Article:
Assistant Cubmaster of Pack 395 Eric Loos of Carthage didn't quite know what he was getting into when he was asked to make a tepee for the Cub Scout Twilight Camp. Neither did his mother, Linda Loos.
Nearly 200 Cub Scouts met at Camp Michaels in Union this week to "Go West."
The Western-themed camp experience included learning history about Native Americans, along with the stories and activities relating to the mountain men and women who traveled through the ruggedness and stark grandeur of the West. Preparations for the camp started in March when Kathy McGill, chairwoman for Pack 395, introduced the idea of making a tipi.
Loos surfed the Internet to find a book about making an authentic tipi styled after those used by the Sioux Nation. He ordered the book, "Indian Tipi," and began making plans to build the structure. He needed someone to sew the fabric. He immediately thought of his mother, Linda, who is a retired professional seamstress. Hoping she would agree to the task, Loos gave his 79-year-old mother a box of chocolates to sweeten the request. Making a tipi was quite different from the wedding dresses and apparel she was accustomed to creating. She was glad to help, she said. Bolts of canvas were ordered.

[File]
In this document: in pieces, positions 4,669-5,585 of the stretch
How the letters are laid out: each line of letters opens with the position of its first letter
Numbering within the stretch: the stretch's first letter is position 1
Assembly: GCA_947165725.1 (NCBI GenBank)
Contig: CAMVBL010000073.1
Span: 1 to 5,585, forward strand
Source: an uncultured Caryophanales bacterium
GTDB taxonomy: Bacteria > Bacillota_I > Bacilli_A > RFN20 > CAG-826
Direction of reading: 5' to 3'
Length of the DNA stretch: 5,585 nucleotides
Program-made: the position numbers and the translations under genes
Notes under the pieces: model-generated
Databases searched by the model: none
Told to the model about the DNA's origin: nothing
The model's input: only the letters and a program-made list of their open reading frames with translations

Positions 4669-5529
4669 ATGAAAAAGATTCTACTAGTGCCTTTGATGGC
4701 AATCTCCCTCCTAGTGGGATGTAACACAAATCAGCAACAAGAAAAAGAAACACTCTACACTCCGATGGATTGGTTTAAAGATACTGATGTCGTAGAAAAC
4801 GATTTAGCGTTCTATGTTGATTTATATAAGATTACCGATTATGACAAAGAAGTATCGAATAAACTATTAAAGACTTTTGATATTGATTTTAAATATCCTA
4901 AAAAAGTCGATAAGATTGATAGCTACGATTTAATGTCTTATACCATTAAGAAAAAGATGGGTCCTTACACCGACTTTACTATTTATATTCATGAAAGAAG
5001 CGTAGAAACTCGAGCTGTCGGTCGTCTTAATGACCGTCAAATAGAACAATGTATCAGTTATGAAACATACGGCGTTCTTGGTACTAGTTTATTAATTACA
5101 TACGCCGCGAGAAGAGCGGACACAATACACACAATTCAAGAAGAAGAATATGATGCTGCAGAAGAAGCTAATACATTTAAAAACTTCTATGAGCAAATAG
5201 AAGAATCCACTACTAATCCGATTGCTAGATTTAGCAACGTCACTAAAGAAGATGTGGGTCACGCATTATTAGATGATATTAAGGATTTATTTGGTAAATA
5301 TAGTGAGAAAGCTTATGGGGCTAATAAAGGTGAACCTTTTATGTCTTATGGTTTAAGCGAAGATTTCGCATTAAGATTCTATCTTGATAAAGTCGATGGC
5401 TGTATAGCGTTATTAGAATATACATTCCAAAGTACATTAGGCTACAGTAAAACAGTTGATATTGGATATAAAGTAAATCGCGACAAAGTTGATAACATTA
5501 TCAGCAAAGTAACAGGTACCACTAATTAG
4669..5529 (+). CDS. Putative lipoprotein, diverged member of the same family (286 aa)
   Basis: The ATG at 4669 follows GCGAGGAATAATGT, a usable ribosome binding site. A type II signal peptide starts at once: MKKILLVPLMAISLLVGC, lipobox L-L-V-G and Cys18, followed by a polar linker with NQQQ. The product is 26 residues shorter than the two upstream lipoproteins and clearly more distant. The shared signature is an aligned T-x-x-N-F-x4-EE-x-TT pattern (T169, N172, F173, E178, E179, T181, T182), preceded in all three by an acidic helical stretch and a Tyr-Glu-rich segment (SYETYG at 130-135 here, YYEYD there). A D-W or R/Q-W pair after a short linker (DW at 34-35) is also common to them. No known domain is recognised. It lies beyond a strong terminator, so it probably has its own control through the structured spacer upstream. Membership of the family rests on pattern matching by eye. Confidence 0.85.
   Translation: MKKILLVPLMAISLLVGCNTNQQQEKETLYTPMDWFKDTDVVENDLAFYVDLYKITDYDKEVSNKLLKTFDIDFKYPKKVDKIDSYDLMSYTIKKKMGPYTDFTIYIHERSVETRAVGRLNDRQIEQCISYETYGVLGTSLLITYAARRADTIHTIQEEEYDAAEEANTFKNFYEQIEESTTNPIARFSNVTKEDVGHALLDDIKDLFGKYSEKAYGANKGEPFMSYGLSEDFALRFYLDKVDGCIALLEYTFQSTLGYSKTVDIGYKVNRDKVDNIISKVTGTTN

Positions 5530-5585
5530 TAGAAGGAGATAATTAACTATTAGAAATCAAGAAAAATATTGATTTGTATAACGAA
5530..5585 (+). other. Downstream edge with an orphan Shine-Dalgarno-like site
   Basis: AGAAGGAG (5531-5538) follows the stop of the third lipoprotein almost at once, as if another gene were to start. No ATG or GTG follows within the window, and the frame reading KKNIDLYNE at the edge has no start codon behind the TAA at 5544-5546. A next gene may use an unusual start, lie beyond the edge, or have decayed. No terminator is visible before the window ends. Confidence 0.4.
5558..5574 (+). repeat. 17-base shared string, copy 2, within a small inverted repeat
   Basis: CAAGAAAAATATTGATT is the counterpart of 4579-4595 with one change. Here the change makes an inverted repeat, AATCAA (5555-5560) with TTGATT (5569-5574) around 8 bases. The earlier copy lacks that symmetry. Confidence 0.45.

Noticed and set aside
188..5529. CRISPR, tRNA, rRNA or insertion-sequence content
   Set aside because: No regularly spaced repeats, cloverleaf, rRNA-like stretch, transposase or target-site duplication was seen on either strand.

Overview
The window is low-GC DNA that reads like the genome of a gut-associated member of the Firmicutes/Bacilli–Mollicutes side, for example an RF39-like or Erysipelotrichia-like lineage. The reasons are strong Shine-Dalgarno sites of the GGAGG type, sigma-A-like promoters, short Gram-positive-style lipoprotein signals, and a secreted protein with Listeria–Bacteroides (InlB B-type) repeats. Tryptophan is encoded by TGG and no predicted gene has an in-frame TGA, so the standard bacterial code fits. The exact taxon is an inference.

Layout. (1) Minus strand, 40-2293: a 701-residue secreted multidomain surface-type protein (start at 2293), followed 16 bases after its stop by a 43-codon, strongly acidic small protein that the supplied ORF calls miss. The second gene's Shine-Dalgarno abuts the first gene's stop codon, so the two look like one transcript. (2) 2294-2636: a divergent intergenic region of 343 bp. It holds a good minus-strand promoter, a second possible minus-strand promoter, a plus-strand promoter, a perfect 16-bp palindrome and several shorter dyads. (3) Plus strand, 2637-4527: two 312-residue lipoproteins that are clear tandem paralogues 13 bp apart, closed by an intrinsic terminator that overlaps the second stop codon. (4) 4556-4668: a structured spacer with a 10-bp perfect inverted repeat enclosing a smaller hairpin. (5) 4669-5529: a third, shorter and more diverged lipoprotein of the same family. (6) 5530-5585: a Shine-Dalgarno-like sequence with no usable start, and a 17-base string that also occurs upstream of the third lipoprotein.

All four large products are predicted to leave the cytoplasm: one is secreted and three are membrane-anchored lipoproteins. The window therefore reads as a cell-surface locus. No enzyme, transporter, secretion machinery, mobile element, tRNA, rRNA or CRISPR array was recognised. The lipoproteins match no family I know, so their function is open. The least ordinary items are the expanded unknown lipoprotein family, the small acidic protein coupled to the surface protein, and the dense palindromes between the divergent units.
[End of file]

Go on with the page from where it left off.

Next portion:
The tipi needed a center pole. With permission, Loos chopped down the straightest and tallest red cedar tree he could find. It was 25 feet high. He cut away every branch and skinned the bark. He asked leaders from the six Dens encompassing Pack 395 to help sand the pole to a smooth plane. Loos' wife, Barb, helped whittle the branches into lacing pins that held the tipi's covering together.
Linda Loos prayed that her 20-year-old Pafaff sewing machine would hold up while she sewed yards and yards of canvas. The first strip of fabric was 38 feet long, she said. The tipi was to be 19½ feet in diameter and run 19 feet high.
"I thought the work would never end, but it was worth it. The canvas was heavy enough, alone. I can't imagine how the Native Americans used buffalo hide," Eric Loos said.
"They (Native Americans) utilized everything. They didn't waste anything," Linda Loos said.